Thursday, June 15, 2006

Here I I'm gone again

Sorry for the long absence! I was physically gone, of course, except for yesterday--only mentally gone yesterday--and will be physically gone again tomorrow. Then (praise somebody) I will be back on regular routine on Monday. I looove trips, but after a while I crave that routine. I want to just sit at my desk, do work, write, and not have to think about planning outfits or outings or pit stops.

That said, this weekend should be fun! (I am nothing if not contradictory. Aren't we all, really?)

TMT is out to...counting on fingers like all good English majors...5 readers (okay, one has already finished and one is cool Mr. Archaeologist, who is only reading 5 chapters). Other than that I went back over my agent list, and narrowed the first round down to my top candidates. So depending on what the readers say, after changes are made I just (just) need to revise my synopsis and cover letter and send that puppy out. Depending on what the readers say (that's a sly lil' phrase, isn't it?).

Work is freakin' busy this morning. My dad would say that I'm running around like a chicken with its head cut off. Of course I would not say that, but I can quote it. :P

Starting Monday we should be back to our regular blog schedule. Until then, talk amongst yourselves. Topic: In historical fiction, there is a continuum between accuracy and story. Do you stick to straight historical facts, embellish here and there for story, or make most of it up? Where do you fall? Discuss.

Medieval Word of the Day: feastly: Festive, fond of feasting, jolly.


Julie said...

I would say that I fall somewhere in the middle. I like it to be basically sticking to the facts, but if there are any (very) small historical elements that don't work with the plot, I'll ignore, or embellish a bit. But, like I said, it has to be small. No pretending that, say, the Holocaust didn't happen or something like that.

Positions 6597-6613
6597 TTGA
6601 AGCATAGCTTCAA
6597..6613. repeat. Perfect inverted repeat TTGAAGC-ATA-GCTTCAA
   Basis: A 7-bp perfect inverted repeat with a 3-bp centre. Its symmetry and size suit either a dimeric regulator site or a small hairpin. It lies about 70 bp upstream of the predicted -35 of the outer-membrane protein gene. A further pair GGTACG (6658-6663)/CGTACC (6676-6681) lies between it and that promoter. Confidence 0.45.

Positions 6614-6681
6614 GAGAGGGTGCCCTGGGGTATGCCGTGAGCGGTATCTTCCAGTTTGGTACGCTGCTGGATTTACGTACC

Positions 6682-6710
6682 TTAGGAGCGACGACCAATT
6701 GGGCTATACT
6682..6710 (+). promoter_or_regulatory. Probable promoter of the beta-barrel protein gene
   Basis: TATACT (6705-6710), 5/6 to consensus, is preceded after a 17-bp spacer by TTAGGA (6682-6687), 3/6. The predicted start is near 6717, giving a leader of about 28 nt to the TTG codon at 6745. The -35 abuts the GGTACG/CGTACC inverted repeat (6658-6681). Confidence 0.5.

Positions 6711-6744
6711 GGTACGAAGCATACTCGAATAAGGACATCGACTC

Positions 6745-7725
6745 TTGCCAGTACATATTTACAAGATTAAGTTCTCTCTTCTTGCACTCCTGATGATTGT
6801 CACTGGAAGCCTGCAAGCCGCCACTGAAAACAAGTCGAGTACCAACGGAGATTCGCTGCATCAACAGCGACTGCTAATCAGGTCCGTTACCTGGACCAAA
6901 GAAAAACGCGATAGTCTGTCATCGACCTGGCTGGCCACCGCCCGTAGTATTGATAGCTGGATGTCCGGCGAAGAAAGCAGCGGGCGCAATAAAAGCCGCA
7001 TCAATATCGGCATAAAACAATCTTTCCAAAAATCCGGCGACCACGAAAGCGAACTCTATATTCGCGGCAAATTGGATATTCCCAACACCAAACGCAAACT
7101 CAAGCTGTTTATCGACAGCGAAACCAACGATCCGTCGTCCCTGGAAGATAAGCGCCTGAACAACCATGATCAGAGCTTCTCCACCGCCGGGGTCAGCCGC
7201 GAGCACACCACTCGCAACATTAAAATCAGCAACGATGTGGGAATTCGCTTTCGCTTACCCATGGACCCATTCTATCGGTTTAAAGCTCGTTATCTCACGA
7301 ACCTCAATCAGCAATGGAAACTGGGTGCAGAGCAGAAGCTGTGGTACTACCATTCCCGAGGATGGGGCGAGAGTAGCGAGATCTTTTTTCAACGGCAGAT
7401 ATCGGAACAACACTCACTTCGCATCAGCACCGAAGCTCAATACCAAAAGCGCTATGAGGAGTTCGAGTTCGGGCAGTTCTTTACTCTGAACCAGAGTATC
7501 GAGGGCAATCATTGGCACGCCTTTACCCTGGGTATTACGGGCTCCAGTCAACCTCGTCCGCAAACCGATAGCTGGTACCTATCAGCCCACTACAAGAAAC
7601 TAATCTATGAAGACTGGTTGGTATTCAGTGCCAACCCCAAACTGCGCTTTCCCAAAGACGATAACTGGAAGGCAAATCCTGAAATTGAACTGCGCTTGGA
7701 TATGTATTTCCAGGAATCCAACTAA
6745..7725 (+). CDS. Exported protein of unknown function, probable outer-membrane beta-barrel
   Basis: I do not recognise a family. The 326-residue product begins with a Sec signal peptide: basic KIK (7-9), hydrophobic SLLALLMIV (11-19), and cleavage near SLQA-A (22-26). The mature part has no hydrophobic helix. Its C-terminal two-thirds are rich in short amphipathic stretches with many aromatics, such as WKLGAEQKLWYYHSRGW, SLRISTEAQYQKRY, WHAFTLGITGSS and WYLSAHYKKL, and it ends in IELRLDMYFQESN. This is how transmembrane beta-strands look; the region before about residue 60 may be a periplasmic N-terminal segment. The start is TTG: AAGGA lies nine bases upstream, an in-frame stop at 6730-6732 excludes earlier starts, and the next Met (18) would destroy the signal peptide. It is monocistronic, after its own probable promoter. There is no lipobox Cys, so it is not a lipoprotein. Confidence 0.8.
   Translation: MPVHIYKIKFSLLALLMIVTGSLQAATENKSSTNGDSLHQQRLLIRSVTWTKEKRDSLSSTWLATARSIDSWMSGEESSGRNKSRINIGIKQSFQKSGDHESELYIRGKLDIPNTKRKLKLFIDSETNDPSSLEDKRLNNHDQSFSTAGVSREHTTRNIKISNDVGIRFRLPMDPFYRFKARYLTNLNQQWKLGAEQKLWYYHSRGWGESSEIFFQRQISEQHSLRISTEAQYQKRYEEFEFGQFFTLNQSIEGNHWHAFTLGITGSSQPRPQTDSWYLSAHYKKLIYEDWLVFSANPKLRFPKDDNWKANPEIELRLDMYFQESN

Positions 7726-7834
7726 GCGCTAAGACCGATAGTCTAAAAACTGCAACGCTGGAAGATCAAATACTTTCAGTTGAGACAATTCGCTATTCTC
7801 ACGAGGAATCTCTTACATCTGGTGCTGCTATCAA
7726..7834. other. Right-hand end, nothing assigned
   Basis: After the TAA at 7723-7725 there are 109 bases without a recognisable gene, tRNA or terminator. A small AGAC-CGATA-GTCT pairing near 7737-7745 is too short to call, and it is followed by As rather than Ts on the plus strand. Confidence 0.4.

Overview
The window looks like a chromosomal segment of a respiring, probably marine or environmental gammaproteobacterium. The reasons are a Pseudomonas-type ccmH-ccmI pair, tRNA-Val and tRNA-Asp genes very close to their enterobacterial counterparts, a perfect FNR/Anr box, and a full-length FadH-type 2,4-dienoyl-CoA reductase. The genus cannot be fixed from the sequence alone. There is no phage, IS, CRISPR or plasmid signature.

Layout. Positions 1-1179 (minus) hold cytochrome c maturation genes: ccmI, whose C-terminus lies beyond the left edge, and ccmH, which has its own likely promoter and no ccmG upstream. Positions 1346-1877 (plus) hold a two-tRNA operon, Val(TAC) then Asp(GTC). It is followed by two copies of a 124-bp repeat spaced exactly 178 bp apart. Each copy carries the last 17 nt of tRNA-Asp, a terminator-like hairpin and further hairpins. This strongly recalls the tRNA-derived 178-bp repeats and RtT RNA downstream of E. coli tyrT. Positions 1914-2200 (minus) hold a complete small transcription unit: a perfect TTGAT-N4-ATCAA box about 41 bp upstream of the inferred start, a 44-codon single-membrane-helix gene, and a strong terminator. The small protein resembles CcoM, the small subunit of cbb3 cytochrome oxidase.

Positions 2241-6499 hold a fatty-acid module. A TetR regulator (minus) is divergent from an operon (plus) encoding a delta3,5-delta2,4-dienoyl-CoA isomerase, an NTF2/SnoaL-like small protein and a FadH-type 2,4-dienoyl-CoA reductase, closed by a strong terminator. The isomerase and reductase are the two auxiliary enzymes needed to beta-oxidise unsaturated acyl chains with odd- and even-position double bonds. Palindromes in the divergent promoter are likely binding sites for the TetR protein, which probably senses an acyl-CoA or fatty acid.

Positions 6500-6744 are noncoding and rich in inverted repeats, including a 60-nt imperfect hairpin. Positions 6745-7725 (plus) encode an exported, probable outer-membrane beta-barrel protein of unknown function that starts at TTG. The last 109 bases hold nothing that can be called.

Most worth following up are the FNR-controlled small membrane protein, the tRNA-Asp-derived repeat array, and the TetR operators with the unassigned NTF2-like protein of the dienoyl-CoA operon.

Glad you're back- have a good time this weekend!

Vicki Pettersson said...

Make it up. There's too much you have to get right in order to avoid being anachronistic. Why torture yourself further?

Anonymous said...

My personal strategy is to spend 3 years researching (until I am completely intimidated), and then sit in front of a blank computer screen chewing my nails for two more years. Then I make public threats to throw the whole dang thing out, until friends wade in and talk me off the roof. At which point I gleefully squash anything that resembles actual history, and start inventing stuff with contented abandon, secure in my role as Supreme Inventor of a New Universe.
Cindy D

Susan Adrian said...


I'm a little more open than you to change--though most all is accurate, at some points facts either don't fit or we just don't know, so I'm willing to use imagination on those. They're not huge like the Holocaust, though. {s}

Susan Adrian said...


LOL. You are so no longer a historical fiction writer. {eg}

Susan Adrian said...


Oh, dear! Well, at least it's moving along now for you. Change those "years" to "months" and you'll probably be good. (good luck with the new strategy!)

Anonymous said...

Great website, Susan! I love the word of the day feature. And congratulations on finishing your revisions!

I find there is just so much one can't know, even after years of research, that a writer has to resort to making things up if the story is to progress. I extrapolate from what I know was true and try to keep the embellishments realistic.


Susan Adrian said...


Yes, that's pretty much my attitude exactly. If I tried to be accurate on every point I'd end up being a medieval scholar, and giving up the book altogether. And what would I do on the next book?

Common sense in all things, including research. {s}

And glad to see you over here!